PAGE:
The crew "customized" the rooms to be the hang out place out of the weather. They are in there soaking wet with their rain gear on all the time. The installed a couple heaters also. The floor is bare plywood. With the heater cranked up, the place became warm enough, but was soaking wet all the time, walls wet, floor never got dry etc. It was like a sauna.....I knew what was wrong. All they were doing was warming up the air inside, which would come in contact with the cold floor and wall and ceiling, and the warm wet air would condense as it cooled, So all the cold surfaces were wet. Any frame or anything that was in contact with the outside cold air, was like a heat sink, and would be cold in this room.... Lots of wet.
The crew thought I was nutz. I took a 4" PVC pipe and marine tex'd (epoxy) in place to the outside and piped to to the back of the heater. I covered the back of the heater with foil so the only air it could suck was from outside.
I put an exhaust pipe at the other end of the room. I swear within 24 hours this place was bone dry. All the rain gear they hung up was dry, their boot got dry, sweatshirts....on and on. The floor was dry enough after while they could paint it.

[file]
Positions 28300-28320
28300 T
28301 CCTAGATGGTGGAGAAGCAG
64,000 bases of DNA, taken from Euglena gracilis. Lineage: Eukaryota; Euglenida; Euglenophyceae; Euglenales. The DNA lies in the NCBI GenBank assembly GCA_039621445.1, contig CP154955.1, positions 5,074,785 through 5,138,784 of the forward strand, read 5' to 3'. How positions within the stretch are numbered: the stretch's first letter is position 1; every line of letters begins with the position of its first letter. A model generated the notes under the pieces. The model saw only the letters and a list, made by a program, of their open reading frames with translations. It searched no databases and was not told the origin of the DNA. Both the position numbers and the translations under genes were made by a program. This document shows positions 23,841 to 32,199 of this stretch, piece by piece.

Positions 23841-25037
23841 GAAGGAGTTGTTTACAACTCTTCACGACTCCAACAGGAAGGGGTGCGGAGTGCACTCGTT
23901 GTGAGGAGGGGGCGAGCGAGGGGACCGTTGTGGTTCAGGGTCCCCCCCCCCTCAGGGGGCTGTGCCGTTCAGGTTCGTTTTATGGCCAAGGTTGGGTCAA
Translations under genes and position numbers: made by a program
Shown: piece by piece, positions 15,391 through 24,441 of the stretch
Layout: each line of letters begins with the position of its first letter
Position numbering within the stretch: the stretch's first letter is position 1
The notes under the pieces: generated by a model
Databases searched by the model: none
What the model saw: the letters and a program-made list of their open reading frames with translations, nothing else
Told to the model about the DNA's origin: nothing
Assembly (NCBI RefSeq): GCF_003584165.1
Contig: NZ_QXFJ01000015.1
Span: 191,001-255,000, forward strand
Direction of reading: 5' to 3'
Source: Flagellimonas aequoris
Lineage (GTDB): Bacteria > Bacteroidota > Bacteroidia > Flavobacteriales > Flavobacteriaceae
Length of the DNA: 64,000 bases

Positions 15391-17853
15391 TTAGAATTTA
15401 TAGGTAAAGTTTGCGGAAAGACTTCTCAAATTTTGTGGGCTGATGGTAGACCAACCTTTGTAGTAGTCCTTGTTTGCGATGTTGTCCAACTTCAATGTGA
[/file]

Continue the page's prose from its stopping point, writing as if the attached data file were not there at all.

All well and good. But as I get new crew (or one stubborn Portuguese guy) or if it gets real cold and dry out. They will remove the pipe and open the heater up. Sure enough I can spot it right off when the floor is wet.
If I was heating a Searunner. I would pipe some air in from outside. Should be easy to do, from an underwing. And move it through the heat source. You do not need an exhaust as that boat has plenty of ventilation I bet. If you are bringing in cold dry air, you arfe creating a postive pressure inside the boat, and the warm wet air will escape.....
But the concept. The rule is. Cold air is dry. You need to warm up dry air and move through the boat and it will absorb water as it finds its way out.
If all you are doing is warming up the same air that is inside the boat, it will not excape, and only become stale without movement, and condense on your cold spots.